Soccer, or Fútbol to the rest of the world, is the most popular sport in terms of participation. With millions of people taking part in the sport, the levels of injuries that are sustained during the activity tends to be much higher than other youth sports. As parents or coaches of young soccer players, the primary concern should always revolve around player health and wellness as they develop. While many injuries come from trauma, such as a fall or collision, there are also injuries that can be caused by growth patterns and overuse. Here are a few of the most common soccer injuries amongst young soccer players in America.
Osgood Schlatter disease in an overuse injury of the knee, caused by frequent use and physical stress that brings on inflammation so severe that it causes the patellar tendon to lose contact with the tibia. When boys and girls reach the age when they begin to grow quickly, they become susceptible to developing Osgood Schlatter. The movements associated with soccer such as running, jumping, and changing directions, all place stress on the knees at a time when they are growing. This stress can cause a small bony growth to develop below the patella, where the patellar tendon connects to the tibia. If your child, or a child on your team, is complaining of knee pain, Osgood Schlatter could be the cause. Utilize a period of RICE (Rest, Ice, Compression, Elevation) to help pain and swelling in the knee subside. Before sending the player back out onto the field, it’s best to seek the advice of a physical therapist who can recommend exercises to strengthen the muscles surrounding the knee. This can help decrease pain in the knee until growth is complete.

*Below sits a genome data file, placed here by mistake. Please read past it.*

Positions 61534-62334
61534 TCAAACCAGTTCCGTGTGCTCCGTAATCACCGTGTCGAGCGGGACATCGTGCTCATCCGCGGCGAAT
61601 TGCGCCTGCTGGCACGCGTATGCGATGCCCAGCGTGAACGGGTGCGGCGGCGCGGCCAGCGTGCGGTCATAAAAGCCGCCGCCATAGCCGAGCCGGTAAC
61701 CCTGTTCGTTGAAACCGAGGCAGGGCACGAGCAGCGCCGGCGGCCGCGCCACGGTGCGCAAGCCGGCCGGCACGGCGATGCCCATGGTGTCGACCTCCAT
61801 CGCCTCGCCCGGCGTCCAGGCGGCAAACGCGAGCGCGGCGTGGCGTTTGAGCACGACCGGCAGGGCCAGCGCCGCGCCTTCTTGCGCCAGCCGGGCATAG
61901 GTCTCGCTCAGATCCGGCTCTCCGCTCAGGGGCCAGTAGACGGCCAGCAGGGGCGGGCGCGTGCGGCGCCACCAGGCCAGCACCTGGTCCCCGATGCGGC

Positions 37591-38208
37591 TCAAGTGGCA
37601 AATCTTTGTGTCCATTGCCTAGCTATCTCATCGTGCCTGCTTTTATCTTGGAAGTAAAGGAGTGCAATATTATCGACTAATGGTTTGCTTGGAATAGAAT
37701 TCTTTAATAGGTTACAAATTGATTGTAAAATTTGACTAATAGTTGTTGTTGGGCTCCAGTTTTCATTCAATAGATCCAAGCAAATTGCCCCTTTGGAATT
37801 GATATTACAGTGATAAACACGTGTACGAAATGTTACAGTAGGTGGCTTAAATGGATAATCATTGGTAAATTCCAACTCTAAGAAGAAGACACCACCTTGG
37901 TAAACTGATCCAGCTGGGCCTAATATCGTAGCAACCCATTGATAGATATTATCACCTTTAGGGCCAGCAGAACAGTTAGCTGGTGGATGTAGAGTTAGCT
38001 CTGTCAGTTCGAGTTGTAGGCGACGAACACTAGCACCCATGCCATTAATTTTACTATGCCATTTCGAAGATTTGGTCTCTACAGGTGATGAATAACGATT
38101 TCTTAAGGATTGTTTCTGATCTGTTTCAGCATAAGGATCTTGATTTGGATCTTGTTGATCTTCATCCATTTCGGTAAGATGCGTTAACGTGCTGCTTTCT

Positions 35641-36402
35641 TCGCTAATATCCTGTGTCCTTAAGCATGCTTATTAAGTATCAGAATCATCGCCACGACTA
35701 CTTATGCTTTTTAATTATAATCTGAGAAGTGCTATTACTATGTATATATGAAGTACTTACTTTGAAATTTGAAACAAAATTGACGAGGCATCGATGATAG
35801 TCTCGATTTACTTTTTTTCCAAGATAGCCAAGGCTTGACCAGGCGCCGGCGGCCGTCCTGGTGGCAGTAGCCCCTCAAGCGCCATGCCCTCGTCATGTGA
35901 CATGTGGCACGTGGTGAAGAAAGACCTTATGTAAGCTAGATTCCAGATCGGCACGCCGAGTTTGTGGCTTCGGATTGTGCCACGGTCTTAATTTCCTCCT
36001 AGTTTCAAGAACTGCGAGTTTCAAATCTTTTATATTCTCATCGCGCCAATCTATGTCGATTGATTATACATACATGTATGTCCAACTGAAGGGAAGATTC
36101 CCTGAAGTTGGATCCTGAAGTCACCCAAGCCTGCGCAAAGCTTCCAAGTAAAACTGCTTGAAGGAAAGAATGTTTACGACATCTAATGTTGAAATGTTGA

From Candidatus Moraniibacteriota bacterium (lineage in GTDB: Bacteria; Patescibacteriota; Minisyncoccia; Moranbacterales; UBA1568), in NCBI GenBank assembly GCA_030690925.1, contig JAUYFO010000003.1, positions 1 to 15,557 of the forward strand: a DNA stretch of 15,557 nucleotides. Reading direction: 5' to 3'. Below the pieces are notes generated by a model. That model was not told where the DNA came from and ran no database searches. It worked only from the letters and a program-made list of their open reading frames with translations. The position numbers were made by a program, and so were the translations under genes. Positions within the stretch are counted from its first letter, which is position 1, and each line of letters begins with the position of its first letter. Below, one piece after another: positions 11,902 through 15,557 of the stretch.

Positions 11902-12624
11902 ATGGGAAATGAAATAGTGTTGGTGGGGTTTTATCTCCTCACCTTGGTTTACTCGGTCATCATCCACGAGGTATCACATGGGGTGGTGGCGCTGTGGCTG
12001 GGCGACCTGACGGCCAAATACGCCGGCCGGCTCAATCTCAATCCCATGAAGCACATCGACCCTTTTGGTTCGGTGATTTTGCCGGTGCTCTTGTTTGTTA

Regular pain experienced in and around the kneecap region can be caused by a variety of injuries, disorders, and instability issues, but when the pain continuously worsens the source of the pain may actually be due to patellofemoral pain syndrome. With the constant change of directions, long periods of running, and ball handling movements, the soft tissues around the knee are placed at a higher risk for injury than other activities. This type of injury occurs between the patella and the femur, and may cause the cartilage under the patella to become softened or frayed if left untreated. For soccer players recovering from this type of injury, offseason conditioning and a physician-recommended weight training program will help develop the muscles around the knee that will help support the recovering patellofemoral region.
As young soccer players experience their growth spurts, they are at a risk to developing Sever’s Disease, a painful bone disorder resulting from inflammation in the growth plate located in the heel. Boys and girls who participate in soccer are most likely to develop Sever’s Disease between the ages of 8-15, especially if they remain active year round with activities that require running and jumping. If your child, or a child on your team is complaining of heel pain, utilize a RICE regiment until swelling and pain has subsided. Be aware that many children find that wearing their cleats as tight as possible will help exacerbate the pain associated with Sever’s Disease, so keep an eye out for players on the field or bench who are winching down their shoelaces before game time.
While not an exclusive-to-soccer injury, ACL injuries are very common due to the fast-paced action that occurs during a soccer match. ACL injuries are very uncommon in younger soccer players, but once a player reaches their mature height and weight, they can run a greater risk to ACL injuries due to their ability to run faster, change directions harder, and jump higher. ACL injuries are often very difficult to avoid, as they seemingly can happen on any movement that a player does and may have done thousands of times before. One way to prevent ACL injuries on the soccer field is to ensure that your footwear matches the conditions of the field. Many times, a player who goes to change direction plants and slips on the surface due to improper footwear, placing immense strain on the ACL and other ligaments in the knee.
Keeping our soccer players safe on the pitch is JAG PT’s #1 goal. Our president, John A. Gallucci, has written a best-selling book on the subject, which you can find here. If you’re looking for treatment for your young soccer star, don’t hesitate to visit one of JAG’s 10 locations in the New Jersey/New York City metro area.